Is just commencing: when its moon rounds full,
We are to marry. O Euripides!
I saw the master: when we found ourselves
(Because the young man needs must follow me)
Firm on Peiraieus, I demanded first
Whither to go and find him. Would you think?
The story how he saved us made some smile:
They wondered strangers were exorbitant 280
In estimation of Euripides.
He was not Aischulos nor Sophokles:
— "Then, of our younger bards who boast the bay,
Had I sought Agathon, or Iophon,
Or, what now had it been Kephisophon?
A man that never kept good company,
The most unsociable of poet-kind,
All beard that was not freckle in his face!"
I soon was at the tragic house, and saw
The master, held the sacred hand of him 290
And laid it to my lips. Men love him not:
How should they? Nor do they much love his friend
Sokrates: but those two have fellowship:
Sokrates often comes to hear him read,
And never misses if he teach a piece.
Both, being old, will soon have company,
Sit with their peers above the talk. Meantime,
He lives as should a statue in its niche;
Cold walls enclose him, mostly darkness there,
Alone, unless some foreigner uncouth 300
Breaks in, sits, stares an hour, and so departs,
Brain-stuffed with something to sustain his life,
Dry to the marrow mid much merchandize.
How should such know and love the man?

                                       Why, mark!
Even when I told the play and got the praise,
There spoke up a brisk little somebody,
Critic and whippersnapper, in a rage
To set things right: "The girl departs from truth!
Pretends she saw what was not to be seen,
Making the mask of the actor move, forsooth! 310
'Then a fear flitted o'er the wife's white face,' —
'Then frowned the father,' — 'then the husband shook,' —
'Then from the festal forehead slipt each spray,
'And the heroic mouth's gay grace was gone;' —
As she had seen each naked fleshly face.
And not the merely-painted mask it wore!"
Well, is the explanation difficult?
What's poetry except a power that makes?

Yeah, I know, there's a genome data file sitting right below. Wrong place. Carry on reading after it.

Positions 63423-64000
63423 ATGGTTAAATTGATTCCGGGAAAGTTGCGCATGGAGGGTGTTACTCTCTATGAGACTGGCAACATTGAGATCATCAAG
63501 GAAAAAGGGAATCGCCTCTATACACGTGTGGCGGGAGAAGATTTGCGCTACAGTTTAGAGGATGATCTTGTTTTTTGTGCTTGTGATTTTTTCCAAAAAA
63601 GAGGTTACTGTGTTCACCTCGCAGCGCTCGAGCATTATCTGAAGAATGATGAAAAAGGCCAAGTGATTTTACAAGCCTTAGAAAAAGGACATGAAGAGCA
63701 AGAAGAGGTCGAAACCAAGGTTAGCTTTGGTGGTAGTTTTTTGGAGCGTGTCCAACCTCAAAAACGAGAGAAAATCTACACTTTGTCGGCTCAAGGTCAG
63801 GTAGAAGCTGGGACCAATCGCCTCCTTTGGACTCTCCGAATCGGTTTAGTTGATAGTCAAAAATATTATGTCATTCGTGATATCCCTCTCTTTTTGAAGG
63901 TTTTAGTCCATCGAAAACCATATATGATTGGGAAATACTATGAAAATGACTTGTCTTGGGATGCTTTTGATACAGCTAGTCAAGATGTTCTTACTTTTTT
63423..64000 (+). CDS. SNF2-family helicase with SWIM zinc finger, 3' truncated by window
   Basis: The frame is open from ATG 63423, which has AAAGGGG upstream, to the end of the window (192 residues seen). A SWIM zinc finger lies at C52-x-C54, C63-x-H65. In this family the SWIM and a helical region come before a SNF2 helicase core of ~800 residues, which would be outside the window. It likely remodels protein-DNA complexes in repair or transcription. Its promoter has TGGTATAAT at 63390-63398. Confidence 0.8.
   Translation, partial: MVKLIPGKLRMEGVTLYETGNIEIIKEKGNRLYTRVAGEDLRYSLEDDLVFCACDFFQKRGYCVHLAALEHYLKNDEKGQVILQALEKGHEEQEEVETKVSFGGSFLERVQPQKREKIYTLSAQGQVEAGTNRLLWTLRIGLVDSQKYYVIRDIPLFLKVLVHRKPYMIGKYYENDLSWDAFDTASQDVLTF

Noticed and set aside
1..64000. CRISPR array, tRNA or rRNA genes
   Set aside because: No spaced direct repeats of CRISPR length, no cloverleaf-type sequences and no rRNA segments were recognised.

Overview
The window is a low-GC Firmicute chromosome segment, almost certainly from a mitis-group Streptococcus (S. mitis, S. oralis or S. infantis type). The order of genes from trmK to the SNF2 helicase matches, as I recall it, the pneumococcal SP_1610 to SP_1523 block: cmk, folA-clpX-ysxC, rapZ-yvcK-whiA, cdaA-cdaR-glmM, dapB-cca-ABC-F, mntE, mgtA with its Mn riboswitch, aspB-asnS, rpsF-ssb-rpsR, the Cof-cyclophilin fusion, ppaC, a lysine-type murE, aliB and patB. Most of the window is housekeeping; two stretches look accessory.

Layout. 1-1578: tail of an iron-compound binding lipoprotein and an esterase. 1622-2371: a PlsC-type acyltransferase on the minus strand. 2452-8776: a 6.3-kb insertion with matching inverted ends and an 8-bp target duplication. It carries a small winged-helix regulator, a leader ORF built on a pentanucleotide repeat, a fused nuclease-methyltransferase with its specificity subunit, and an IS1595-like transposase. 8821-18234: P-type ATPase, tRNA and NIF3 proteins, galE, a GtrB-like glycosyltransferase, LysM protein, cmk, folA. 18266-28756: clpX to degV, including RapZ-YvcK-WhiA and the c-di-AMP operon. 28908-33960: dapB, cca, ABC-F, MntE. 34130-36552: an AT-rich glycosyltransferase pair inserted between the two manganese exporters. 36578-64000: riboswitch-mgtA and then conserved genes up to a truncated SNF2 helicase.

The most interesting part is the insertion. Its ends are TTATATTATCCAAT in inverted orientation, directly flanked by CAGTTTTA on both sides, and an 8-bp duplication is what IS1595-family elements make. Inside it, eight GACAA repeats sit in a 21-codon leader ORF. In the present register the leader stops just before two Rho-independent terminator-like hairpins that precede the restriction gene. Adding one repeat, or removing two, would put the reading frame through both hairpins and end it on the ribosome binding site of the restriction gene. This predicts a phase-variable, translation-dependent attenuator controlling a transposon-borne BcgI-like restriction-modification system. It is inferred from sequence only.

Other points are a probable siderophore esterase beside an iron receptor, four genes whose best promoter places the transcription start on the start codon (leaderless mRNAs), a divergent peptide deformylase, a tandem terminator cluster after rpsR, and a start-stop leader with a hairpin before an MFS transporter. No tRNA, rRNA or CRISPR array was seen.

And, speaking to one sense, inspires the rest,
Pressing them all into its service; so 320
That who sees painting, seems to hear as well
The speech that 's proper for the painted mouth;
And who hears music, feels his solitude
Peopled at once — for how count heart-beats plain
Unless a company, with hearts which beat,
Come close to the musician, seen or no?
And who receives true verse at eye or ear,
Takes in (with verse) time, place, and person too,
So, links each sense on to its sister-sense,
Grace-like: and what if but one sense of three 330
Front you at once? The sidelong pair conceive
Thro' faintest touch of finest finger-tips, —
Hear, see and feel, in faith's simplicity,
Alike, what one was sole recipient of:
Who hears the poem, therefore, sees the play.

Enough and too much! Hear the play itself!
Under the grape-vines, by the streamlet-side,
Close to Baccheion; till the cool increase,
And other stars steal on the evening-star,
And so, we homeward flock i' the dusk, we five! 340
You will expect, no one of all the words
O' the play but is grown part now of my soul,
Since the adventure. 'T is the poet speaks:
But if I, too, should try and speak at times,
Leading your love to where my love, perchance,
Climbed earlier, found a nest before you knew —
Why, bear with the poor climber, for love's sake!
Look at Baccheion's beauty opposite.
The temple with the pillars at the porch!
See you not something beside masonry? 350
What if my words wind in and out the stone
As yonder ivy, the God's parasite?
Though they leap all the way the pillar leads,
Festoon about the marble, foot to frieze,
And serpentiningly enrich the roof,
Toy with some few bees and a bird or two, —
What then? The column holds the cornice up!

This work was published before January 1, 1929, and is in the public domain worldwide because the author died at least 100 years ago.